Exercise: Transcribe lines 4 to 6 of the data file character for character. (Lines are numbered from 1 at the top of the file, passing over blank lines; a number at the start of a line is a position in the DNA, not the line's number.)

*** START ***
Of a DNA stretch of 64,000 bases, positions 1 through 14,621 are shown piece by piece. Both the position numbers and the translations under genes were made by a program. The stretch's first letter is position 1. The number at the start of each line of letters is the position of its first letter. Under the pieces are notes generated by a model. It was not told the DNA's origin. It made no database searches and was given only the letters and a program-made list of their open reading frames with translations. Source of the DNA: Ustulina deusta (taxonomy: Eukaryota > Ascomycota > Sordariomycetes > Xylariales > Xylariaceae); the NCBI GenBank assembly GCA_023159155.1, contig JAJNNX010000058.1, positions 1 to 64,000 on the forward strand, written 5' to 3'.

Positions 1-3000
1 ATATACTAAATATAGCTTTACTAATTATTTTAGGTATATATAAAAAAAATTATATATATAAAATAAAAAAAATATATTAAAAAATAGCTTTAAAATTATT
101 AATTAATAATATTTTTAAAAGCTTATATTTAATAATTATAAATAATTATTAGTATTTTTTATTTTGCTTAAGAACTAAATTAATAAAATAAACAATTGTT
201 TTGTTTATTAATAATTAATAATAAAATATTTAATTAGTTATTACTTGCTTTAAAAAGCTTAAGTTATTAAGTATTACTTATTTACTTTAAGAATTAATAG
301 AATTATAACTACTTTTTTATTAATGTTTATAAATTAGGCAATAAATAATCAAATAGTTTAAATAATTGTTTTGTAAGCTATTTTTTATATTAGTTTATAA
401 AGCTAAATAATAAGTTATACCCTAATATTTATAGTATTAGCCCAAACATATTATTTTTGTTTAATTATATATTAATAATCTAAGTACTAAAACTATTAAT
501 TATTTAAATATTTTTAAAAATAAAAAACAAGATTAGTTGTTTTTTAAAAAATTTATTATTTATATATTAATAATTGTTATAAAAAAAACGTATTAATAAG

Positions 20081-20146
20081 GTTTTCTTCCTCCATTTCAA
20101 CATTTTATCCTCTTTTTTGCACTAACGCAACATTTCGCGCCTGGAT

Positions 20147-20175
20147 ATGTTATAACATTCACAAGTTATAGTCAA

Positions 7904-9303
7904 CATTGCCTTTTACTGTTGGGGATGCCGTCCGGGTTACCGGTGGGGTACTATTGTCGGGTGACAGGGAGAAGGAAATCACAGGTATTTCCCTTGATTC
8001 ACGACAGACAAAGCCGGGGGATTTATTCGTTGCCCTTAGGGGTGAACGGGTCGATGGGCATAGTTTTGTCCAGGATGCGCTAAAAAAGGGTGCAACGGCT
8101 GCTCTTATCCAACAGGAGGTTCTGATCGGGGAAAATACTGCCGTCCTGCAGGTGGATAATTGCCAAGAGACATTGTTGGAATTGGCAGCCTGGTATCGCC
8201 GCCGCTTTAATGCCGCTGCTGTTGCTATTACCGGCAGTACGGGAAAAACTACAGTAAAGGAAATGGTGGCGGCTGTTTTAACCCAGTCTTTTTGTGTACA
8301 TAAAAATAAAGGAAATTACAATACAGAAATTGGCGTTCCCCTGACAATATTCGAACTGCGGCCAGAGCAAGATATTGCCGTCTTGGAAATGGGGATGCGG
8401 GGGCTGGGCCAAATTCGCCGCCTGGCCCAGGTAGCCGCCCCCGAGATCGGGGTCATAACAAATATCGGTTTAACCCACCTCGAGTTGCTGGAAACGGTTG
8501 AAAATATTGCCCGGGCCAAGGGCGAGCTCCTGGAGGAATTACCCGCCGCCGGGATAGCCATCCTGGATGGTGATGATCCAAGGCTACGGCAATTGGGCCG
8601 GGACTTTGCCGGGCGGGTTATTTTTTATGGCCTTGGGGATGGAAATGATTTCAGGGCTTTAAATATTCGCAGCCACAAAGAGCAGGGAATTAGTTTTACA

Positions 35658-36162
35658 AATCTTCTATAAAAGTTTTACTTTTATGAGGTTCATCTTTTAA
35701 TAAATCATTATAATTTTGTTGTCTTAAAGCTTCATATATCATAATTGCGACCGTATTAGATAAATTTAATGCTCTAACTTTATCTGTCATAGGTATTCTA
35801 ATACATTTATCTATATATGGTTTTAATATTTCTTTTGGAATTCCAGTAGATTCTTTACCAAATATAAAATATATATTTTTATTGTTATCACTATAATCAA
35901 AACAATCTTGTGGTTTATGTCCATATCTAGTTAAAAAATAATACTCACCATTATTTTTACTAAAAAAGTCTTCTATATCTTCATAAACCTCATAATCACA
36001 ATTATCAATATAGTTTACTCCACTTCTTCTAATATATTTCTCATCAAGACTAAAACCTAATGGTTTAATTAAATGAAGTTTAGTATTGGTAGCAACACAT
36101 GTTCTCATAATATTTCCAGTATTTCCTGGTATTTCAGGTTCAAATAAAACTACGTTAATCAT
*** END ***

101 AATTAATAATATTTTTAAAAGCTTATATTTAATAATTATAAATAATTATTAGTATTTTTTATTTTGCTTAAGAACTAAATTAATAAAATAAACAATTGTT
201 TTGTTTATTAATAATTAATAATAAAATATTTAATTAGTTATTACTTGCTTTAAAAAGCTTAAGTTATTAAGTATTACTTATTTACTTTAAGAATTAATAG
301 AATTATAACTACTTTTTTATTAATGTTTATAAATTAGGCAATAAATAATCAAATAGTTTAAATAATTGTTTTGTAAGCTATTTTTTATATTAGTTTATAA